If you are sharing parenting duties with a former spouse and desire to relocate for any reason-work, cost of living or just a simple new beginning-you may have difficulty renegotiating your custody arrangement. Whether you have sole custody or you share custody if you want to take your child or children with you when you move, expect a reevaluation of the custody arrangement.
Your initial custody and timeshare (your “co-parenting plan”) may have been the product of an agreement between the two of you or it may have come following a bitterly fought and expensive custody battle. Either way, the end result was either an expression of what the two parents felt was best for the children or what the Court felt was best for the children, the focus being on what was best for the children. Such is the case as well when one parent desires to relocate far enough away from the other parent that it will impact significantly on the non-moving parent’s time with the child. We’re not talking a move to a different neighborhood ten minutes away; we are talking about moves to different cities, counties, states, and sometimes even out of the country.
Remember that if you and your ex are unable to come to an agreement for a new parenting plan that encompasses a move away, then the Court will be there to make that decision for you, and the primary focus of the Court in this regard revolves around the child’s best interests.
If these move-away custody disputes reach court, they are subject to a host of legal standards and burdens of proof, requiring a deep understanding of the law and an attorney who has many years of experience dealing with these issues. When deciding based on the best interests of the child, the Court will consider the child’s relationship with each parent, the ability of each parent to provide a safe, loving, stable environment, the ties a child has to his or her current location (friends, school, extracurricular activities, or the child’s socialization, things of that nature), and other important factors that influence the child’s well-being. Additionally, the Court will likely allow a custody expert to investigate and evaluate the intended move in the context of what is best for the child and then provide the court with their opinion on this subject.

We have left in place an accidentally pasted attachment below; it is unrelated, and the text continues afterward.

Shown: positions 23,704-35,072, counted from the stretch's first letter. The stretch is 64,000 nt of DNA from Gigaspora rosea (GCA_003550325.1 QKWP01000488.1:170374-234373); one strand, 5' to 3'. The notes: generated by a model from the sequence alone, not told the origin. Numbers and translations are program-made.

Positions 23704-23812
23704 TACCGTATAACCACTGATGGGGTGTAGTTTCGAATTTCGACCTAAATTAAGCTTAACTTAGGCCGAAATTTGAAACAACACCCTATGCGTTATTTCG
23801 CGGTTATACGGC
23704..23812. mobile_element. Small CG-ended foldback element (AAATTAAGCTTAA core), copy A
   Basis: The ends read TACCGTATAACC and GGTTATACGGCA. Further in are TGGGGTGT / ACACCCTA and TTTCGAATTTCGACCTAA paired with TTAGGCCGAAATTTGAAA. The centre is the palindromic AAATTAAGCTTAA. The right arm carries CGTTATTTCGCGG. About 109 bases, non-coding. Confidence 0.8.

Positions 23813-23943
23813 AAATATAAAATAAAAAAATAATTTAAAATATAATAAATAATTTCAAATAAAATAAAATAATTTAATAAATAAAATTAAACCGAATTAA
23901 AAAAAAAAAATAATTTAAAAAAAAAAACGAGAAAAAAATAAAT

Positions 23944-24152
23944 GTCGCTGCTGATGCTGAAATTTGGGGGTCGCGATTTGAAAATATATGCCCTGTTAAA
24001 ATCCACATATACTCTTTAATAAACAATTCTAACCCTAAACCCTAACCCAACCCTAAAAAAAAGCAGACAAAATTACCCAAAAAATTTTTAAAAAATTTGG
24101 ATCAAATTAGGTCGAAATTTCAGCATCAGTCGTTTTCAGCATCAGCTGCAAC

All this unfolds in the context of a contested hearing (a “mini-trial”) that can and often does span several days over a period of many weeks or months. Additionally, if someone seeks the Court’s assistance in this regard (whether to keep the child local or allow for the move to take place this can be (and usually is) a very expensive undertaking, and the reason for that is plain: the intended move will in most cases reduce a child’s time with his parent not just significantly but drastically, carrying with it a wide range of consequences that will impact the child (and the parents) for the rest of their lives.
In making its decision the Court also seeks to respect the wishes and interests of the parents as much as possible, but those wishes will never trump the best interests of the child. And remember, what serves the child’s best interests is a subject of dispute and disagreement between the parents but the Court has the final say on this subject. If the move will significantly hinder your co-parent’s efforts to spend time with the children then you must consider making a plan to continue those visitations while your case is pending in the Court. Since that is a process that can (and very often does) take months to resolve, any delay in bringing this matter to the attention of the Court only serves to exacerbate the tension that exists between the parents who must deal with the intended move, and that is not good for anyone.
Consulting an attorney experienced in move-away cases well in advance of an intended move can simplify this process and can help to ensure that the best interests of the children are being protected.